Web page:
• This is the Northeast equivalent to Morelli’s. Booze and food married together, but done Eastern European style. Sure, you get some yokels buying up Fireball 100 and Colt 45, but Peter has a quietly impressive wine collection. I steer clear of the produce, but go in back to the meat market for a hunk of pig, then grab some Pinot to wash it down.

Byerly’s Ridgedale – Minnetonka

  • There are very few things that get me to leave the city. Byerly’s Ridgedale is one of them. This shop comes with Rodney Brown: a friendly, bellowing man who prides himself in caring for his customers just as much as he cares about wine. Remember, wine is personal. Do you let any Tom, Dick or Harry cut your hair or give you a physical? No, hell no. This is the shop to get privy about new or rare wines, deals on limited stock and any time Rodney says a wine is “stupid good”, I buy it. I’m such a push over.


Alois Family Wines, drinking like it’s the year 1700 A.D.

Cost: $14.99-$40.00

Where buy now: Thomas Liquors, Zipp’s Liquors, Solo Vino & France 44

Grapes: Casavecchia, Pallagrello, Falanghina, Aglianico

Region: Campania, Italy

Vintage: See below.

Alois Wines
Alois Wines


Any time an Italian man comes to town, you’ll know where to find me. I’ll be bellied up at the tasting bar trying my hand at broken Italian, slurring the few phrases I can still recite from my two years of University study. I always begin with my favorite, “Guarde le stelle, la luna e tu; tutte le cose belle delle notte.” Translation: “Look at the stars, the moon and you; all the beautiful things of the night.

Off the record, in my early 20s, this phrase garnered lots of Italian tail. (By the way, that’s not true. At all.)

Ahem, I digress, I’m here to tell you about an Italian winemaker, Massimo Alois (Ahl-oys), from Campania, Italy. He was recently in town pouring samples of his family’s wines at Zipp’s Liquors.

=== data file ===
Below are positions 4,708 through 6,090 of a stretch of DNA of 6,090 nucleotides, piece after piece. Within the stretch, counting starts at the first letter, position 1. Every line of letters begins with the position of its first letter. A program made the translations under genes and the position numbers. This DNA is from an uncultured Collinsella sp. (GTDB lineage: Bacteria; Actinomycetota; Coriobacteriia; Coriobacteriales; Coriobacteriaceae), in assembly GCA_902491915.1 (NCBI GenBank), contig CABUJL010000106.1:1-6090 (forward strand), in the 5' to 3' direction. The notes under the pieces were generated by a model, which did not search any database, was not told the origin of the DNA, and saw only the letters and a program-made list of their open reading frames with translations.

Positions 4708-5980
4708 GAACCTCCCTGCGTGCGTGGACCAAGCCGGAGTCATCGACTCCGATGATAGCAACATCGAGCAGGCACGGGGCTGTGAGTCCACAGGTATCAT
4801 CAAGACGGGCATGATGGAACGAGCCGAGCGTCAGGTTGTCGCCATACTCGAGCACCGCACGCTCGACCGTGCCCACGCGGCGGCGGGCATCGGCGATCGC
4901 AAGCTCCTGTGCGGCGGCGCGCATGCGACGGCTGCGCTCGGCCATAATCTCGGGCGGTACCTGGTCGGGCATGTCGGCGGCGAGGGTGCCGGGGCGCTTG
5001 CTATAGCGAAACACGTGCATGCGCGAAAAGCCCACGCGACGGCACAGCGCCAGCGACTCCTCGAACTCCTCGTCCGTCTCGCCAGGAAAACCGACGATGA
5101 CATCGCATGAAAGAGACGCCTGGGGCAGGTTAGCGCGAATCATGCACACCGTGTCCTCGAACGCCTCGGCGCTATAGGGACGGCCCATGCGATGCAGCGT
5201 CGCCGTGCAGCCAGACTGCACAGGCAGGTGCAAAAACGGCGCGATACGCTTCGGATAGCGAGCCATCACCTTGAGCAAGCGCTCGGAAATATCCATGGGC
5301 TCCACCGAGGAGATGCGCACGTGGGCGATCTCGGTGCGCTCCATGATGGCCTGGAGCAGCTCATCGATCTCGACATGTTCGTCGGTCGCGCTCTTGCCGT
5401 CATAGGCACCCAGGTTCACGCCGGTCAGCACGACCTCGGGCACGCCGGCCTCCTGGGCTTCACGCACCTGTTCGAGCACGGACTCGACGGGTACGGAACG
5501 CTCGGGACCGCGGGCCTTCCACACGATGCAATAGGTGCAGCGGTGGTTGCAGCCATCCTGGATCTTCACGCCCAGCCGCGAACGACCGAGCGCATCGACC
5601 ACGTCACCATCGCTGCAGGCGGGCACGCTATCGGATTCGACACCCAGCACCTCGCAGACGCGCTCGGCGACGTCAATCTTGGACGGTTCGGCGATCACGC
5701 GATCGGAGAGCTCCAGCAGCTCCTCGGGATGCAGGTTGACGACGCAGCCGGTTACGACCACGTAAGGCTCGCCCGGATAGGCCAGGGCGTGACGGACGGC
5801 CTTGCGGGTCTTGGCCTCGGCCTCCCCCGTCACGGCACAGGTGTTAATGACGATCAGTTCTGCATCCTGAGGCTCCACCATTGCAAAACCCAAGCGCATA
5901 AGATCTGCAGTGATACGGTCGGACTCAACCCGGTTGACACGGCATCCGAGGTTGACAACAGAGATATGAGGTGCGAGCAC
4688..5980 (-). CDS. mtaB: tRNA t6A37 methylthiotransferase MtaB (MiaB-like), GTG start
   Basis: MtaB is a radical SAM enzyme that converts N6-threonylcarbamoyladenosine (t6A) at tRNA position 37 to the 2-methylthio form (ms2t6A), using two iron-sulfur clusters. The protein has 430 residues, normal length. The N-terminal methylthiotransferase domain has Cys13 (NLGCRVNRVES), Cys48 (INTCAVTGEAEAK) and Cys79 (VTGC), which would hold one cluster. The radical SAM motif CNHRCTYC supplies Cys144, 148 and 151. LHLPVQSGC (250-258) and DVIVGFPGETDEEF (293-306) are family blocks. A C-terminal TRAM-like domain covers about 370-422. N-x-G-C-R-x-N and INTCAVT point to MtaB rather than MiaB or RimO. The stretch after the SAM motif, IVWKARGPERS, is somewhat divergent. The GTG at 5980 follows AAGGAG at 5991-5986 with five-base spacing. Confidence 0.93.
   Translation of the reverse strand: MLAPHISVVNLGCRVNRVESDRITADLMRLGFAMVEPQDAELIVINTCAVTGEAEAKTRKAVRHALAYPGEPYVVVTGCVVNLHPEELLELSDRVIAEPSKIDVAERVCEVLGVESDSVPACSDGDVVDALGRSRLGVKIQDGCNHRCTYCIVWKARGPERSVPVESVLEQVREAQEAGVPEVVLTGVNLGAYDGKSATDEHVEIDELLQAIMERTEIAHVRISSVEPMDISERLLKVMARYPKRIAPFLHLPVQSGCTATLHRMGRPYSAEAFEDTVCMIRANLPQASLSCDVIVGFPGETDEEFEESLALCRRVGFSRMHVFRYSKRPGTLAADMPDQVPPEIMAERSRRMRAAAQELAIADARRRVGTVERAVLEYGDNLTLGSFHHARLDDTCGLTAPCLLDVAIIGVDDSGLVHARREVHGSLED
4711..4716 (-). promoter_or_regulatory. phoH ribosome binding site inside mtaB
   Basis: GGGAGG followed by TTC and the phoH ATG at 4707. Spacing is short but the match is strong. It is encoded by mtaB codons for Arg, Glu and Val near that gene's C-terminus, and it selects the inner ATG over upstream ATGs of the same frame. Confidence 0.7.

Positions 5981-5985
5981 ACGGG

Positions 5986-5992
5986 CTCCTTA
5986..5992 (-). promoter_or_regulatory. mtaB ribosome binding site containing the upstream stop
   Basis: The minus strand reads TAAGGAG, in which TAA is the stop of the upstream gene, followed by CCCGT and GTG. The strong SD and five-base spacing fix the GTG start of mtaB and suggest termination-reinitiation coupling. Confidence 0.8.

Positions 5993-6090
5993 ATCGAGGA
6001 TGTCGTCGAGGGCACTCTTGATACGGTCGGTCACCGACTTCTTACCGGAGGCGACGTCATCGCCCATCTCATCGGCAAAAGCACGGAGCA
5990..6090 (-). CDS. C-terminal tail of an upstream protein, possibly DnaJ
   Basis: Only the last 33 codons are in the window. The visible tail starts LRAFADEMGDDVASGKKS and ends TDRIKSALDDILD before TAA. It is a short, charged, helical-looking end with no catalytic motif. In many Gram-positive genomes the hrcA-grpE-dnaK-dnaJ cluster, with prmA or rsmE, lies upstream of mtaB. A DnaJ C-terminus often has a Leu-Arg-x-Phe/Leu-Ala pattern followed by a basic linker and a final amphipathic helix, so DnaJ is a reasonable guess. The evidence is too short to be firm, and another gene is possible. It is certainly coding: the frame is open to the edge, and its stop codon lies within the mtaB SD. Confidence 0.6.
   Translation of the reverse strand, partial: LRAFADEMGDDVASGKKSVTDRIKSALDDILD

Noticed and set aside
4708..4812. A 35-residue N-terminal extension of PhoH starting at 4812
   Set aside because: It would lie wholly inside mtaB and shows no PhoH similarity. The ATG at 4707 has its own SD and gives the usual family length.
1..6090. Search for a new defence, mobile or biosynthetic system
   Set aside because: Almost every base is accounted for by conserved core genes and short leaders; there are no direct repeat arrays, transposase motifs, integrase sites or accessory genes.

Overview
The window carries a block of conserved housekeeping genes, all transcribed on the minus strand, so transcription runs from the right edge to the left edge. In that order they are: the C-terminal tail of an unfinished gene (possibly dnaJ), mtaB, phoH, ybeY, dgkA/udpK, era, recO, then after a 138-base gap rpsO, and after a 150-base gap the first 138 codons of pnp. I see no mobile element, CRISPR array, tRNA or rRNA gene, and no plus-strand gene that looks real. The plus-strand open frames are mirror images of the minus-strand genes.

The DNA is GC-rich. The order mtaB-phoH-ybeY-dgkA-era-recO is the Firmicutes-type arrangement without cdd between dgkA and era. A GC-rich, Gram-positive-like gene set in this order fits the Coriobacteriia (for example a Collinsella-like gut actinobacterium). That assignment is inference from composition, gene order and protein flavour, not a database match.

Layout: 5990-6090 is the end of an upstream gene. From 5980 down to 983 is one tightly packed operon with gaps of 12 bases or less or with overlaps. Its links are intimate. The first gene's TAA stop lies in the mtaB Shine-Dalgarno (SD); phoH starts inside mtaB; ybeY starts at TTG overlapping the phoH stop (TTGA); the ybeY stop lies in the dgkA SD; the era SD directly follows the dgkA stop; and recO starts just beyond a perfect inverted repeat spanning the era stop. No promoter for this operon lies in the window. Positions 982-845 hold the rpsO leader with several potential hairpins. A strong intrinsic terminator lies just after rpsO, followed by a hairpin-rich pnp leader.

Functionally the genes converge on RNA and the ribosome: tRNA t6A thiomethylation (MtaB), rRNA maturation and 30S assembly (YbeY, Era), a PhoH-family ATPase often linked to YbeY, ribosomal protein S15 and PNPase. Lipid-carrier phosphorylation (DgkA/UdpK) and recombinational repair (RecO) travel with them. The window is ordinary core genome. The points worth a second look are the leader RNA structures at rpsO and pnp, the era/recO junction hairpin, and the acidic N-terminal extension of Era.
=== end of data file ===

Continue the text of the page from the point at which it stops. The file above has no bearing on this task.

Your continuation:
Here is  Fred (from Rootstock Wine Company, responsible for Massimo’s precious cargo) & Massimo.

Fred & Massimo
Fred & Massimo

Here is Massimo, Peter (from Thomas Liquors) and me. Psst – 25% off sale right now through Oct. 18!

Massimo, Peter & Me
Massimo, Peter & Me

Massimo is a lovely man who speaks terrific English. He’s ready and willing to answer any questions and explain about the wines, family history and vineyards.

Massimo, along with his father, Michele Alois, have a rich history. I’ll spare you the full-on nerdery in favor of the Cliff’s Notes version.  After all, there’s wine to drink, people.

The Alois name is synonymous around the world for it’s rich silks and tapestries. This is evident in places such as the White House, Italian Parliament and even the Louvre. The Alois factory, located in Caserta, began in 1885 and continues to this day. In 1992, Michele decided to begin foraging and planting native grapes. In concert with the Universities of Napoli and Firenza, he started cultivating a forgotten strain of indigenous ancient Roman  grapes. I think it’s incredible that grapes such as Casavecchia or Pallagrello (Ferdinando IV of the Bourbon family, King of Naples from 1751 to 1825, fave) survived the Phylloxera outbreak of the late 1800s! [Man, I LOVE that Brad Mitt movie!] Today, the Alois family still has ties to the silk factory; however, winemaking has become the main family passion.

The vineyards are situated about 15 miles from Mt. Vesuvius, which is still an active volcano. (Yikes!) Because of this proximity, much of the vines grow from volcanic soil, giving the wines an added layer of minerality. Some say “ashy”,  but I think that sounds gross, and frankly do not detect that in these wines.

I would have bought them all if I wasn’t saving for a NYC vacation. Alas, I came away with these three: